Paul is planning a big trip. One obstacle, however, remains in the way of Paul’s trip to the western part of the empire: He is on his way to Jerusalem “in the service of the saints there”. “In the service” translates the Greek verb diakoneo (to serve, minister). This word refers to any kind of ministry, but the context reveals that Paul is referring to the specific ministry of “the collection”. Paul is going to help the poor in Jerusalem.
This is the reason why I have so often been hindered from coming to you. But now, since I no longer have any room for work in these regions, and since I have longed for many years to come to you, I hope to see you in passing as I go to Spain, and to be helped on my journey there by you, once I have enjoyed your company for a while. At present, however, I am going to Jerusalem bringing aid to the saints. For [the churches in] Macedonia and Achaia have been pleased to make some contribution for the poor among the saints at Jerusalem. For they were pleased to do it, and indeed they owe it to them. For if the Gentiles have come to share in their spiritual blessings, they ought also to be of service to them in material blessings. When therefore I have completed this and have delivered to them what has been collected, I will leave for Spain by way of you. I know that when I come to you I will come in the fullness of the blessing of Christ.
English Standard Version. (2016). (Romans 15:22–29). Wheaton, IL: Crossway Bibles.
Paul initiated this enterprise on his third missionary journey, requesting contributions from the Gentile churches he had planted to be sent to Jerusalem for the believers who were suffering from severe want. In somewhat of a parenthesis, Paul now explains this “service” before continuing to discuss his plans to visit Rome. Macedonia is the Roman province that includes important Pauline churches like Philippi and Thessalonica, while Achaia includes Corinth.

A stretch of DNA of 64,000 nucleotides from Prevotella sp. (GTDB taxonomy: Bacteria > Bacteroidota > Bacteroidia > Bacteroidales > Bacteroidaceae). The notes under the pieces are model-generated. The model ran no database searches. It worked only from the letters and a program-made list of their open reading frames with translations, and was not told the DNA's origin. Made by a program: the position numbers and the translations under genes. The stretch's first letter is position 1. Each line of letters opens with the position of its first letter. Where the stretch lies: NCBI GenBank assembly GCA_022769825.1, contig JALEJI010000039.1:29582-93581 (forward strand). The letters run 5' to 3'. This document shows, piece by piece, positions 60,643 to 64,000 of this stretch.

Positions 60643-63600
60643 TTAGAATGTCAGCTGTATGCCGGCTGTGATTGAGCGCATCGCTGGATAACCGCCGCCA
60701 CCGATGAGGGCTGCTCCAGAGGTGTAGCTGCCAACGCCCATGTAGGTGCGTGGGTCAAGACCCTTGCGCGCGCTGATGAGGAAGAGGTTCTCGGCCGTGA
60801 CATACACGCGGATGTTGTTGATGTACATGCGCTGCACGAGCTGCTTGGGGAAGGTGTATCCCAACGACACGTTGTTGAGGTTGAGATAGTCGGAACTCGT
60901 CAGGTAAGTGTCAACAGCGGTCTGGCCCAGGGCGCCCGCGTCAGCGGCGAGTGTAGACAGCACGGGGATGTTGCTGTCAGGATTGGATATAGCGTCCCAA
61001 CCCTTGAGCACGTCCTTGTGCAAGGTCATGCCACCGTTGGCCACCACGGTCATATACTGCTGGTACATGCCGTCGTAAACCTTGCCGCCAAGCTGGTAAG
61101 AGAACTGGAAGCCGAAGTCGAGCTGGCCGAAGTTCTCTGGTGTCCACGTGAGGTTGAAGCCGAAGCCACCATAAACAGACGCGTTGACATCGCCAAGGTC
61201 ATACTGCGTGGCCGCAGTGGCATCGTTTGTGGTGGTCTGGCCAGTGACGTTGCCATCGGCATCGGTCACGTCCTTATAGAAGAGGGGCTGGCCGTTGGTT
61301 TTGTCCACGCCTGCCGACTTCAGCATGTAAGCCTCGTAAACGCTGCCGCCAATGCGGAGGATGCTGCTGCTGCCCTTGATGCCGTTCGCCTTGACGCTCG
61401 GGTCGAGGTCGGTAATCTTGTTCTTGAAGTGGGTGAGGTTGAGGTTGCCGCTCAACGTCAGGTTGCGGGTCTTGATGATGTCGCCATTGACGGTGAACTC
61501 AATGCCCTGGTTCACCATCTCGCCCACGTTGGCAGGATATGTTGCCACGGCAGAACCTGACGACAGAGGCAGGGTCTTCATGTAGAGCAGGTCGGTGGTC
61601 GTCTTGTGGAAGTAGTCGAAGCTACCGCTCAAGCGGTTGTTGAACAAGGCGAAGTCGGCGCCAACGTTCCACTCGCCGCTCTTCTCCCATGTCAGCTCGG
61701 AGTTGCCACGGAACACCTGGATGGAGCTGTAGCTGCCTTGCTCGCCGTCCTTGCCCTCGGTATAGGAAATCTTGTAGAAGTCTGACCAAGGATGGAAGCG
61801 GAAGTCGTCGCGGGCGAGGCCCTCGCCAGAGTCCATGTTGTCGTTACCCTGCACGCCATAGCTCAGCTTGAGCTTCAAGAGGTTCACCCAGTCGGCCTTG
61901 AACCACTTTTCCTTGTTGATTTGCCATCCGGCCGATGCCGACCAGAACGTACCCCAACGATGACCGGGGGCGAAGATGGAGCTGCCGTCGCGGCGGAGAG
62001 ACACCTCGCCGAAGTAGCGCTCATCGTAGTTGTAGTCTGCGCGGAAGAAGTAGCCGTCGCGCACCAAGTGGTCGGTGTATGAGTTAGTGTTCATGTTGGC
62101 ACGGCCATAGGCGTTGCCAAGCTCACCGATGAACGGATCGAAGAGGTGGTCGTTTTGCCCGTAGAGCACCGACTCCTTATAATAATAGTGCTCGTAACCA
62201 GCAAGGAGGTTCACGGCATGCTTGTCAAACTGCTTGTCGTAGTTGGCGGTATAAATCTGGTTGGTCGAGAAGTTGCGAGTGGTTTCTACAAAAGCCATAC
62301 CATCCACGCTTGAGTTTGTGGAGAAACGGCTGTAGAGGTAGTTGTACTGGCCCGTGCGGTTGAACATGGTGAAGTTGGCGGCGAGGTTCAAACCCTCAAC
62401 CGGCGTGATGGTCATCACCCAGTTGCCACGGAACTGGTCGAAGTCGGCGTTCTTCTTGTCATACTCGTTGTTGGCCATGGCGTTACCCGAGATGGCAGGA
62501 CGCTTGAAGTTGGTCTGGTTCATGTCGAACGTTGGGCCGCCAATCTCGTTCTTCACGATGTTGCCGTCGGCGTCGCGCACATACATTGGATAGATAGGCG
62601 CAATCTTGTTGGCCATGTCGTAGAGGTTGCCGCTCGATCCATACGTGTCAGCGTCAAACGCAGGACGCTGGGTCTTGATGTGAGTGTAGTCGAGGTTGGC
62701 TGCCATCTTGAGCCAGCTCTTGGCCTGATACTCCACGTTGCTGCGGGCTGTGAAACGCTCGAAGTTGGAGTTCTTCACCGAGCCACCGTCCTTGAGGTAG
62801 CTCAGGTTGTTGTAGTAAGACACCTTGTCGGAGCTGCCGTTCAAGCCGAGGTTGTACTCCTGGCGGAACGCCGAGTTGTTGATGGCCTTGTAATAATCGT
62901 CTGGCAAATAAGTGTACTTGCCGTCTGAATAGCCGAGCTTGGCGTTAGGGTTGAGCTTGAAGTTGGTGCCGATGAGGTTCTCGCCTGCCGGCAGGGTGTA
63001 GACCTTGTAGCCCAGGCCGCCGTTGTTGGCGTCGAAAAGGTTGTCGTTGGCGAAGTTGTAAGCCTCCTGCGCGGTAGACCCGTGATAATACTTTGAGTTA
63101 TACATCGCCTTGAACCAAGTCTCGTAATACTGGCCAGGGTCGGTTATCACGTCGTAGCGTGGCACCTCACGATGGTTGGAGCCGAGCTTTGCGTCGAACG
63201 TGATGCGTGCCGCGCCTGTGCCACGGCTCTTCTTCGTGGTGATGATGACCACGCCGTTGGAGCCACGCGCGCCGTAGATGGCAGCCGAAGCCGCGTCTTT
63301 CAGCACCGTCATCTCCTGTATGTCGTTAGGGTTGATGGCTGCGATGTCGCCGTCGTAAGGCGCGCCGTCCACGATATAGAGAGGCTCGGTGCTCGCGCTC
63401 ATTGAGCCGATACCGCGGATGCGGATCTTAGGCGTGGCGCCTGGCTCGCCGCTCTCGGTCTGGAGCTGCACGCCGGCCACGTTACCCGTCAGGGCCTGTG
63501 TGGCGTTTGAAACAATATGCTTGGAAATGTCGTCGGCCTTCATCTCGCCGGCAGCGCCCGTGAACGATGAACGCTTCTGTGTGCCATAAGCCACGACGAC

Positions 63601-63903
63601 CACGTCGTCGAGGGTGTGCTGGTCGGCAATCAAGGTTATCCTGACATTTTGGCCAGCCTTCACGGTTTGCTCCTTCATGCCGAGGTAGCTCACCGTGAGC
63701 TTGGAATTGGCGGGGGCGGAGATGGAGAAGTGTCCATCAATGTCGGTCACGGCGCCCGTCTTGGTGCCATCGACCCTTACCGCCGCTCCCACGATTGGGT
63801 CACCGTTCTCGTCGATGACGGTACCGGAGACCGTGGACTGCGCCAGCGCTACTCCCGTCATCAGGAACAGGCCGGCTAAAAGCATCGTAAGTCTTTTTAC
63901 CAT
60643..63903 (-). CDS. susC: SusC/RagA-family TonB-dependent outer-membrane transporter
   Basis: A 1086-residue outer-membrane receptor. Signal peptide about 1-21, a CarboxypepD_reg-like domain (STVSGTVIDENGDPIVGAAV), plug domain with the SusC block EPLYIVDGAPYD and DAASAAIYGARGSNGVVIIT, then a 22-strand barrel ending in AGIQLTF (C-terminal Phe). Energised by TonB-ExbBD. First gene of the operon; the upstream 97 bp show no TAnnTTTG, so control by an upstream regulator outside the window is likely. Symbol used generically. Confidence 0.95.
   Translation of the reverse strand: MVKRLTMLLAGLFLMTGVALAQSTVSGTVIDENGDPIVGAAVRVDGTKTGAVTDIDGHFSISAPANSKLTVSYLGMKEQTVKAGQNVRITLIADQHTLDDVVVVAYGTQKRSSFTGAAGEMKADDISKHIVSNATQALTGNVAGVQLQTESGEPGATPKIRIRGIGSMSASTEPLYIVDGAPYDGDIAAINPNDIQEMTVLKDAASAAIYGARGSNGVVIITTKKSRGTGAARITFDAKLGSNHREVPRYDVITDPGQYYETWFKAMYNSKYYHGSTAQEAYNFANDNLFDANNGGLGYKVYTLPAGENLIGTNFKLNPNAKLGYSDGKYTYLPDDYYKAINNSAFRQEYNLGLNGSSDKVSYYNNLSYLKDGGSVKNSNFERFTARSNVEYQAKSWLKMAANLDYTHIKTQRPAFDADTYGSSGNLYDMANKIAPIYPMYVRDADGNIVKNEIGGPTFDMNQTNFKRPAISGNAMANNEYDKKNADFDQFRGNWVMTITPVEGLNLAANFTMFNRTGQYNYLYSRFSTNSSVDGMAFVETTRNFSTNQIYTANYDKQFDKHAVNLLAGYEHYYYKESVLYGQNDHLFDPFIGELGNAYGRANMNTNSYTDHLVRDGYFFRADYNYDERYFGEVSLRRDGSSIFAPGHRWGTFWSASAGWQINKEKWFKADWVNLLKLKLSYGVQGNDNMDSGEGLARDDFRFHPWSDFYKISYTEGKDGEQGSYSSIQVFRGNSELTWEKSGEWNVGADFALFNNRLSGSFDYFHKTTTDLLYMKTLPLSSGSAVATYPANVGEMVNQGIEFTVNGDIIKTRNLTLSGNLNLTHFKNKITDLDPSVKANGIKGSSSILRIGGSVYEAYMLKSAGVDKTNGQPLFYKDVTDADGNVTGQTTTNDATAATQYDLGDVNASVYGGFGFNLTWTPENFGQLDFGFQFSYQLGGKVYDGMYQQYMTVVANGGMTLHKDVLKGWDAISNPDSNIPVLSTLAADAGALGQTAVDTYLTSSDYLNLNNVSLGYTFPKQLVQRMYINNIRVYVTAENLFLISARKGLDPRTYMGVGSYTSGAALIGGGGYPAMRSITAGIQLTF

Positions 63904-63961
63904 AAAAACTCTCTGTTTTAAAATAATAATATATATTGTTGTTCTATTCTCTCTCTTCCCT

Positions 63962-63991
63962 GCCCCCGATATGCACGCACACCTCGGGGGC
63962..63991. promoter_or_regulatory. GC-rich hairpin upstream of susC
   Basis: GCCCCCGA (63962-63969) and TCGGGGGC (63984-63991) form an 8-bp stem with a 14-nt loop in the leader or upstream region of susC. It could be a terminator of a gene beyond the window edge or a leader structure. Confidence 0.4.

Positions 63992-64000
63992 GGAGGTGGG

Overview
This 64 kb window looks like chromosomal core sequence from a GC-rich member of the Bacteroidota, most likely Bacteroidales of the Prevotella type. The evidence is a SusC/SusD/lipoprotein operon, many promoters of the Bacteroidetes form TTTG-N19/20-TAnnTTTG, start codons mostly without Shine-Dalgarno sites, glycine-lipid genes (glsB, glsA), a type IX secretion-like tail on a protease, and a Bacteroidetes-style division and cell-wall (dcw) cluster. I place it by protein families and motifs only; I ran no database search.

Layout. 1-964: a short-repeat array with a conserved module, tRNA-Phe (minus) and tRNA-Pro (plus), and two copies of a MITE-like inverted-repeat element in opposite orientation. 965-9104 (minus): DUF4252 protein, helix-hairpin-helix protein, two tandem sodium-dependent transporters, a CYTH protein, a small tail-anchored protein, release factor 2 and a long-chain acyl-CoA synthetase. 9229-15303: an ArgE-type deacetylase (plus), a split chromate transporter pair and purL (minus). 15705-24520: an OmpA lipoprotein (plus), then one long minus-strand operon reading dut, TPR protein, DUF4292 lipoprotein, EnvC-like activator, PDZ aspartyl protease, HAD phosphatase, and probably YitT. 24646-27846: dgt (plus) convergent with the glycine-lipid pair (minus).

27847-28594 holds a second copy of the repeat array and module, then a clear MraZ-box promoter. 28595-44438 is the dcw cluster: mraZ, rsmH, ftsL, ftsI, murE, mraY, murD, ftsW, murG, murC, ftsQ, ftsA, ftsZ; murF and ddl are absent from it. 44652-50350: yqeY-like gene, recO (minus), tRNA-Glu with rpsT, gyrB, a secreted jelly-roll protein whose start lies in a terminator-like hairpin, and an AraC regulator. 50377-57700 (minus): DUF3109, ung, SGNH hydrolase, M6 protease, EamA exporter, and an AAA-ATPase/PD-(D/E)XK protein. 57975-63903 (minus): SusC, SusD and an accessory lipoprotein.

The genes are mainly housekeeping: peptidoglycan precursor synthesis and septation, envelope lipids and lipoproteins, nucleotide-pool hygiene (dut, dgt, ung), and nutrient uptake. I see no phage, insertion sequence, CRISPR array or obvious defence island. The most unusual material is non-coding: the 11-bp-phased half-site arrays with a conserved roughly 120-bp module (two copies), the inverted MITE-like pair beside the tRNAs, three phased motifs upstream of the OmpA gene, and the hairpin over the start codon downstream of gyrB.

- Paul has requested money from them, but he makes clear that they gave of their own free will.
- They were “pleased to make a contribution [koinonia].” Koinonia is the usual New Testament word for “fellowship” enjoyed by believers in Jesus.
- The money sent by the Gentiles is a tangible expression of this fellowship.
The recipients of this collection are “the poor among the saints in Jerusalem”. This rendering assumes a particular interpretation of the Greek phrase used here.
- Some commentators think that “the poor” may have a theological meaning, derived from the Old Testament and Jewish use of that word to denote the “pious.”
- But since Paul gives no hint of this theological use of the word, the interpretation is preferable.
- We are to help the poor. That is clear.
We detect why the collection is so important to Paul. It is not just a charitable project; it is also designed to bring into closer fellowship Gentile and Jewish believers. The Gentiles, after all, have benefited spiritually from the Jews. As Paul explains, Gentile Christians derive whatever spiritual blessing they experience from the Jewish Messiah and the fulfillment of God’s promises to Israel. The Gentile disciples can partially repay this debt by sharing with the Jews their own material blessings.
- Paul will only head for Rome and Spain when he has “completed this task” of bringing the collection to Jerusalem.
- Why must Paul himself accompany the collection? He hints at the reason in the phrase that translates “I … have made sure that they have received this fruit” (lit. trans.: “I have sealed for them this fruit”).
- The idea of “sealing” (sphragizo, affix a seal) often connotes an official affirmation of authenticity. Paul, as the apostle to the Gentiles, must accompany the gift to Jerusalem in order to authenticate its purpose as a healing gesture.
Paul breathes “a sigh of relief.” For by the time he gets to Rome the tension over the collection will be over. He will therefore be able to come to them “in the full measure of the blessing of the Messiah.” Paul probably refers here to the mutual ministry of edification he anticipates when he comes to Rome.
- Galatians 2:10 — 10 They only asked us to remember the poor—the very thing I also was eager to do.
- Acts 24:17 — 17 “Now after several years I came to bring alms to my nation and to present offerings;
- 1 Timothy 5:16 — 16 If any woman who is a believer has dependent widows, she must assist them and the church must not be burdened, so that it may assist those who are widows indeed.